Now referring to FIG. 7, P2P network 700 may include a plurality of nodes, for example, a origin node 710, resource storage nodes 720 a and 720 b and malicious nodes 730. For example, origin node 710 may request a lookup of a resource stored in resource storage nodes 720 a and 720 b. Moreover, malicious nodes 730 may be located proximate to or neighboring some or all of the resource storage nodes (as illustrated by shaded regions 740 of the P2P network 700). For example, origin node 710 may send a lookup request (denoted by dotted arrow 750) to one of the resource storage nodes 720 a. A copy of the requested resource may have been previously stored in each of the resource storage nodes 720 a and 720 b based on a selected storage algorithm. Because each of the resource storage nodes 720 a is located in a region affected by a malicious node 730, however, the lookup request may be sabotaged (e.g., dropped or misdirected by the malicious node 730). Thus, the lookup request sent by origin node 710 may not be received by the resource storage node 720 a. In such a case, the resource may be copied and stored in resource storage nodes 720 b which are outside of the affected shaded regions 740.

The probability that malicious node 730 can affect routing to resource storage node 720 b is relatively smaller than that of resource storage node 720 a. This is because, malicious nodes may affect routing locally (proximate to themselves) much more (e.g., a larger number of requests may be routed through them locally) than they affect routing to a remote portion or portions of P2P network 700. The selection of resource storage nodes 720 a for storage of a particular resource may be deterministically selected or randomly selected. As the number of stored copies of a particular resource increases, the probability that one or more of these stored copies is located outside of the shaded regions 740 affected by malicious nodes 730 also increases. Thus, origin node 710 may send a lookup request 750 and 760 (denoted by the solid arrows) to at least one of the resource storage nodes 720 a or 720 b to request a copy of the resource. Although origin node 710 may know which resource storage nodes 720 a and 720 b are affected by malicious nodes, resource storage nodes 720 b have a relatively high probability (higher than resource storage nodes 720 a) of reception of lookup requests 760.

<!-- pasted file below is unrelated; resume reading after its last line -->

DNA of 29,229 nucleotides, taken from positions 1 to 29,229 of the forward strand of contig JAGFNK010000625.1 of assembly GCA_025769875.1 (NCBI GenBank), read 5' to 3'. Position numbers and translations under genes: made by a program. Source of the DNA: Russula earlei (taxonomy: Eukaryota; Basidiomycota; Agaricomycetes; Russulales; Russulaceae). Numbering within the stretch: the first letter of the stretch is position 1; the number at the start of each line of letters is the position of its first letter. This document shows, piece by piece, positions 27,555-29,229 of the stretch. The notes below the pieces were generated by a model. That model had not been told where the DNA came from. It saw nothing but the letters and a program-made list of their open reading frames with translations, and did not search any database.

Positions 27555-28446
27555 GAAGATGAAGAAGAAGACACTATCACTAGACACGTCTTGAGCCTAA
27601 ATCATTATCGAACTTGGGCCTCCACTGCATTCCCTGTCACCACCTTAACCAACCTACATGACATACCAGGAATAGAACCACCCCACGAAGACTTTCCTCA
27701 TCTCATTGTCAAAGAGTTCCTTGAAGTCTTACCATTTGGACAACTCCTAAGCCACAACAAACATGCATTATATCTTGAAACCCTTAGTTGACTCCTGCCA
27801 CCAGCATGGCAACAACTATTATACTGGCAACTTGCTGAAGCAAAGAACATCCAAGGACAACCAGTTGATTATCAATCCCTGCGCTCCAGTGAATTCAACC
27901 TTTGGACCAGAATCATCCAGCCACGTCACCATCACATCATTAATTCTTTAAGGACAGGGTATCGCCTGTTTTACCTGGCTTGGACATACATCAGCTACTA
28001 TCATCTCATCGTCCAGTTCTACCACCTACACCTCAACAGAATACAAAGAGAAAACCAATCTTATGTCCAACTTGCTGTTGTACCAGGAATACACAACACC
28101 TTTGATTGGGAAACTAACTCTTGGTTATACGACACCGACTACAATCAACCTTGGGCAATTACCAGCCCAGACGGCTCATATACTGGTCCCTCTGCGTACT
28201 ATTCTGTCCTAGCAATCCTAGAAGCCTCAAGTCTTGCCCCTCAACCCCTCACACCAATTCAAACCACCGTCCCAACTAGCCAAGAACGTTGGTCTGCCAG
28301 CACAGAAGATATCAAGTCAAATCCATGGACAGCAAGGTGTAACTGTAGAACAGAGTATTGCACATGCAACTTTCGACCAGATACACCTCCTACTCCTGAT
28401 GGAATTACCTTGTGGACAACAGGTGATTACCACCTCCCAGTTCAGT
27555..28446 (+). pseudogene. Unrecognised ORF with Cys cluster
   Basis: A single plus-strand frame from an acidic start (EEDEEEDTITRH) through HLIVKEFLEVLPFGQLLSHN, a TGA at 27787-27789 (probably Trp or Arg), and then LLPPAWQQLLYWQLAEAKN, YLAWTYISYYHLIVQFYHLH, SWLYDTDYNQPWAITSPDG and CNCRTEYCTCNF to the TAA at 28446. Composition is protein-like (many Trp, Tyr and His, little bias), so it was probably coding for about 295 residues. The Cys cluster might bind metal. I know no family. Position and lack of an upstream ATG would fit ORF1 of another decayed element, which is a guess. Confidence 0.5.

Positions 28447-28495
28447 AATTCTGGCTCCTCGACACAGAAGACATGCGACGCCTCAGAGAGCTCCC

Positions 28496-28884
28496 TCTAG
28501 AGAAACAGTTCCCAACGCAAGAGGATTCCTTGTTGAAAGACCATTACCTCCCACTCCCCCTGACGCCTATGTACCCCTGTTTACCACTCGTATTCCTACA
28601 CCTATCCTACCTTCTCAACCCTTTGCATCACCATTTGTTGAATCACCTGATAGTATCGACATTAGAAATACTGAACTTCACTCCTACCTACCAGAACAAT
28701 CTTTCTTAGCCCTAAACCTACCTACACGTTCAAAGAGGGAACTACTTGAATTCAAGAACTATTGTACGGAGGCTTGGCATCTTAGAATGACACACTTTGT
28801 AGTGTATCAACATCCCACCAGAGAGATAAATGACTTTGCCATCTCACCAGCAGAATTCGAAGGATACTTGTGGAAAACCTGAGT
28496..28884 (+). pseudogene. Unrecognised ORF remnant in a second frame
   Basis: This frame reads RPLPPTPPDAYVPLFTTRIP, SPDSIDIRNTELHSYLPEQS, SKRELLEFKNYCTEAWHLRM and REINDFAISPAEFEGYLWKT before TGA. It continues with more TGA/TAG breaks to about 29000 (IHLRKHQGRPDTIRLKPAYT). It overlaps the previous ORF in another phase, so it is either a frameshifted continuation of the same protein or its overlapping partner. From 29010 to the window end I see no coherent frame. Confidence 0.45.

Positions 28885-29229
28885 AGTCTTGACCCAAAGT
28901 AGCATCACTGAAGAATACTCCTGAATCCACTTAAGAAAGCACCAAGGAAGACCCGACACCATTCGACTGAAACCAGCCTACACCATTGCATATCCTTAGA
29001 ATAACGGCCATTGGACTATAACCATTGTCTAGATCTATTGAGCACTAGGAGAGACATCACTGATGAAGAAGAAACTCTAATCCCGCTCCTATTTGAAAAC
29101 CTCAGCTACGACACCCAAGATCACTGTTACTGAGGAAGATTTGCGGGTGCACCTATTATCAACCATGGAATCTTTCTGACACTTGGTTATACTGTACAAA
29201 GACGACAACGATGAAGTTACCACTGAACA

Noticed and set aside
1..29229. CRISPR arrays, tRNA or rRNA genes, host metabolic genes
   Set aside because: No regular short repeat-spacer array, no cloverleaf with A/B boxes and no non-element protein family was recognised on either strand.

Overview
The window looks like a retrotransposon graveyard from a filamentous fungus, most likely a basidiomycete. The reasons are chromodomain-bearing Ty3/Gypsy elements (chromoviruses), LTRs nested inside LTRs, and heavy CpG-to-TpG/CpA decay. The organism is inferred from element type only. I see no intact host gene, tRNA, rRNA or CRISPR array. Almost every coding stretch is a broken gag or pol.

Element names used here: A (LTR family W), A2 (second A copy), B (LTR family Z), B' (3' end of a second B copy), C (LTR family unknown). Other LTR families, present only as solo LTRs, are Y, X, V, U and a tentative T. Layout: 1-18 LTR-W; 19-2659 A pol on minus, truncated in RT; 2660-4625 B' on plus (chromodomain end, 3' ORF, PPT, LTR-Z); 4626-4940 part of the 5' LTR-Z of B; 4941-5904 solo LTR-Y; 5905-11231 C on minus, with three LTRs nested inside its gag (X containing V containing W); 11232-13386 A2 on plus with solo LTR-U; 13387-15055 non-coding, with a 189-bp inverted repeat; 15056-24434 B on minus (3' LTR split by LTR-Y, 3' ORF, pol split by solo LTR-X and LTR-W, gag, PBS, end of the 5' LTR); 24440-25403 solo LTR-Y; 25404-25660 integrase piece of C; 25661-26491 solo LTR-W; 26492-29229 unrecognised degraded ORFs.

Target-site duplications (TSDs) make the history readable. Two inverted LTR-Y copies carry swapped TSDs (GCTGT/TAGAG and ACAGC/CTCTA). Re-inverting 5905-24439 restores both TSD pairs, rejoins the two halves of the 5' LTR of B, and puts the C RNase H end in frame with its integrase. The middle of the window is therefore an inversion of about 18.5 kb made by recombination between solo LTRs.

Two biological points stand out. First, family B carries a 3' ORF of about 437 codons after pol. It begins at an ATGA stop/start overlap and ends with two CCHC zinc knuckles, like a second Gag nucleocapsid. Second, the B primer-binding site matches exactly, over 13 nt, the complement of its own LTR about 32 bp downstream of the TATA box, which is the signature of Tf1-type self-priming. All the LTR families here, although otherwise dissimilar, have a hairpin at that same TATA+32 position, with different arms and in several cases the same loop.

FIG. 8 is a flow chart illustrating a method 800 of storing copies of resources on peers in the P2P network of FIG. 7 in accordance with yet another exemplary embodiment of the present invention.

Now referring to FIG. 8, at block 810, a first resource key may be generated based on a first key generation function using, for example, a resource name of the resource to be stored. That is, if a file is to be stored in P2P network 700, for example, the file name of the resource may be used by the key generation function, for example: (1) Secure Hash Algorithm-1 (SHA-1); (2) Data Encryption Standard (DES); (3) Message-Digest Algorithm 5 (MD5); or (4) Triple (DES), among many others). The hash function may be a one-way hash function and may generate the first resource key.

The first resource key may enable storage of a copy of the resource at a node corresponding to the resource key (e.g., the node managing the resource key). At block 820, the copy of the resource may be stored at the node corresponding to the resource key, for example, by replicating the resource and sending the replicated resource (e.g., the copy of the resource to the node responsible for managing the resource key.

At block 830, it is determined whether the number of resources keys generated equals a predetermined number. If the number of resource keys equals the predetermined number the process may end at block 840. At block 850, if the number of resource keys generated does not equal the predetermined number, the resource name may be deterministically changed. That is, for example, the resource name may be scrambled, rotated and/or mathematically manipulated. Alternatively, it is contemplated that the resource name may be concatenated with a predetermined or randomly selected bit string such that the resource name and bit string are deterministically changed, for example, by rotation, scrambling and/or mathematically manipulation of either a resource name and bit string or the bit string alone.

After either the resource name or the resource name and bit string are deterministically changed, at block 860, a further resource key may be generated based on the same key generation function used to generate the first resource key using the deterministically change resource name. That is, using a common key generation function, a further resource key may be generated by deterministically changing the resource name.

At block 870, a copy of the resource is stored at another peer in the P2P network 700 corresponding to the further resource key.

After block 870, the process returns to block 830. That is, the process continues to generate further resource key and stores copies of the resource at nodes corresponding to these resource key until a predetermined number of resource key have been generated, at which time the process ends at block 840.

Although sequential lookup requests are illustrated, it is contemplated that multiple lookup requests may be sent in parallel, each of the lookup requests may, for example, use a different variation of the resource name. The variations of the resource name may be deterministic variations.

FIG. 9 is a flow chart illustrating a method of retrieving a copy of a resource from a peer in the P2P network of FIG. 7 in accordance with yet another exemplary embodiment of the present invention.